China on Friday announced a $60 billion list of U.S. goods including coffee, honey and industrial chemicals that would be subject to retaliation if Washington goes ahead with its latest tariff threat.
"China is forced to take countermeasures," said a Finance Ministry statement, which accused the Trump administration of damaging the global economy after it proposed hiking duties on $200 billion of Chinese goods in the second round of a dispute over technology.
Retaliatory duties of 25 percent, 20 percent, 10 percent or 5 percent will hit 5,207 products "if the U.S. side persists in putting its tariff measures into effect," China's statement said. Earlier Friday, a China foreign ministry spokesman appealed to Washington to negotiate but could not confirm reports the two sides were setting up talks. "We urge the United States to come to its senses, correct its erroneous acts and create the necessary condition for a proper settlement as soon as possible," spokesman Geng Shuang said.
The escalating dispute, with no settlement in sight, has fueled fears it might chill global trade and economic growth. Washington imposed 25 percent duties on $34 billion of Chinese goods on July 6 in response to complaints that Beijing steals or pressures companies to hand over technology. Beijing retaliated by imposing similar charges on the same amount of U.S. products.
China's imports from the United States last year totaled $153.9 billion. After the earlier action against $34 billion of U.S. goods, that left about $120 billion available for retaliation. Beijing is running out of products to hike duties on due to its lopsided trade balance with the United States--reflected in Friday's threat targeting a smaller amount of U.S. goods.
The highest penalties in Friday's list would be imposed on honey, vegetables, mushrooms and chemicals, targeting farming and mining areas that supported President Donald Trump in the 2016 election. The list included products as varied as snow blowers and 3-D printers. Beijing's earlier round of tariffs appeared designed to minimize the impact on the Chinese economy by targeting soybeans, whiskey and other goods available from Brazil, Australia and other suppliers.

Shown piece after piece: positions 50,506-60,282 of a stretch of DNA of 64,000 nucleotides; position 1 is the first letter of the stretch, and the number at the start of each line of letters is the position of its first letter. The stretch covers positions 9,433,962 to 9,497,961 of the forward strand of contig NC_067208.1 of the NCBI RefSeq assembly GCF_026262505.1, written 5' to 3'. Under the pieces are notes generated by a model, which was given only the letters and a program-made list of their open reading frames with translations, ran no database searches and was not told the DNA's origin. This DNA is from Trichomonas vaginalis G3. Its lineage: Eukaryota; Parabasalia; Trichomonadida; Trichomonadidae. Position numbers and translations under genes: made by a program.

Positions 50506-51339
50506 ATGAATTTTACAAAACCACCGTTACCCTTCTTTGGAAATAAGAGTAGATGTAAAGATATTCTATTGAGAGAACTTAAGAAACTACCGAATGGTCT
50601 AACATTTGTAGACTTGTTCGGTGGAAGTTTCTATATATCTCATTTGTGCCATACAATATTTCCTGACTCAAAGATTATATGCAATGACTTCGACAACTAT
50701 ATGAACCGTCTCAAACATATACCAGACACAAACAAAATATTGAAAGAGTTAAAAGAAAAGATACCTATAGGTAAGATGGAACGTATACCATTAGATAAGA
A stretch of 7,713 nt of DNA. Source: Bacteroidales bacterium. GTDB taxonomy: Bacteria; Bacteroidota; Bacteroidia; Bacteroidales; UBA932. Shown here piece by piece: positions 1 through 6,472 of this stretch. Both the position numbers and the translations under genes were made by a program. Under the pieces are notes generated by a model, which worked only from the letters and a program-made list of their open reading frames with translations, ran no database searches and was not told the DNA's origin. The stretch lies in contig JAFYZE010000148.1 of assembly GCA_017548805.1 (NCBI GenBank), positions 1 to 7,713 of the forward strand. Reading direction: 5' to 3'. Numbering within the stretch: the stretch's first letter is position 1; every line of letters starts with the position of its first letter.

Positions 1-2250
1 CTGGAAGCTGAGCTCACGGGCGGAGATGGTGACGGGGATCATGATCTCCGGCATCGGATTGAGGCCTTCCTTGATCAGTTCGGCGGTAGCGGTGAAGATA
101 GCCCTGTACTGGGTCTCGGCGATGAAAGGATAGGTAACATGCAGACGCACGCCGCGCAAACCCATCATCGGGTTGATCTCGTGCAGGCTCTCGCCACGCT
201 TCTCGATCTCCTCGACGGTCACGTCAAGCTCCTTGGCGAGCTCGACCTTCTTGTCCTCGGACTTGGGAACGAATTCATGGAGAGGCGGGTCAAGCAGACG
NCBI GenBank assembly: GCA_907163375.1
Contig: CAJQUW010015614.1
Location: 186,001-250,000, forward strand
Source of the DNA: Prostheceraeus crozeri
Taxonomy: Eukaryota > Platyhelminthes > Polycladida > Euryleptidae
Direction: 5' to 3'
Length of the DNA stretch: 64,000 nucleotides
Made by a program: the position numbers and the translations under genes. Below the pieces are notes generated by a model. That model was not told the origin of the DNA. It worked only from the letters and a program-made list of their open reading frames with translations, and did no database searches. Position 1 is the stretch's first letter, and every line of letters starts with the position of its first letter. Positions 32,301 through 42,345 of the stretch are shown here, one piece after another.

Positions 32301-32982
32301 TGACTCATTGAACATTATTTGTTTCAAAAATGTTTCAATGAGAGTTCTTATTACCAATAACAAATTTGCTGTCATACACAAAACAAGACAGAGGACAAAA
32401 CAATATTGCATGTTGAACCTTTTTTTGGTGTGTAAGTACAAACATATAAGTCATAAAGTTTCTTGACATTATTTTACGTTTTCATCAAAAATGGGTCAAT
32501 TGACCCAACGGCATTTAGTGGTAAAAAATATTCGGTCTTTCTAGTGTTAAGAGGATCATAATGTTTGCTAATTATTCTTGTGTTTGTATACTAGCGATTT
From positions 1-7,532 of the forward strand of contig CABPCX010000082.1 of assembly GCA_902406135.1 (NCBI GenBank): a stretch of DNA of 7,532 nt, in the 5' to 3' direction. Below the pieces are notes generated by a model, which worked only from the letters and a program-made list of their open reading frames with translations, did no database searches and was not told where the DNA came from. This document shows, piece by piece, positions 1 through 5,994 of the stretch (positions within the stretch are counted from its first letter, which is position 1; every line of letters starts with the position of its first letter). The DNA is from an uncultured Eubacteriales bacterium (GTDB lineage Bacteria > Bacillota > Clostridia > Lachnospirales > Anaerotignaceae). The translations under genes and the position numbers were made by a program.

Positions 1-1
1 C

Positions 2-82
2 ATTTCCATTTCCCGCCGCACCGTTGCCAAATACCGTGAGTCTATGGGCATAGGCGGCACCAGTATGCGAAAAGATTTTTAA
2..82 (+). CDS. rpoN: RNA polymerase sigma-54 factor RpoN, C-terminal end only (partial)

Chinese leaders have offered to narrow their politically sensitive trade surplus with the United States by purchasing more American goods. But they have rejected changing technology development plans they see as a path to prosperity and global influence.
Trump earlier proposed 10 percent tariffs on an additional $200 billion of Chinese imports, but he told trade officials this week to consider raising that to 25 percent. Chinese authorities warned earlier that if the dispute escalated, they would adopt unspecified "comprehensive measures." That prompted concern among American companies that retaliation might expand to disrupting their operations in China.
The United States and China have the world's biggest trading relationship but official ties are increasingly strained over complaints Beijing's technology development tactics hurt American companies.
Trump's tariffs target goods the White House says benefit from industrial policies such as "Made in China 2025," which calls for developing Chinese competitors in robotic, artificial intelligence and other fields. China's trading partners complain those might violate its market-opening pledges by subsidizing or shielding Chinese companies from competition.
The dispute is part of broader U.S. complaints about global trading conditions that have prompted Trump to raise duties on steel, aluminum, washing machines or solar panels from Canada, Europe, Japan and South Korea.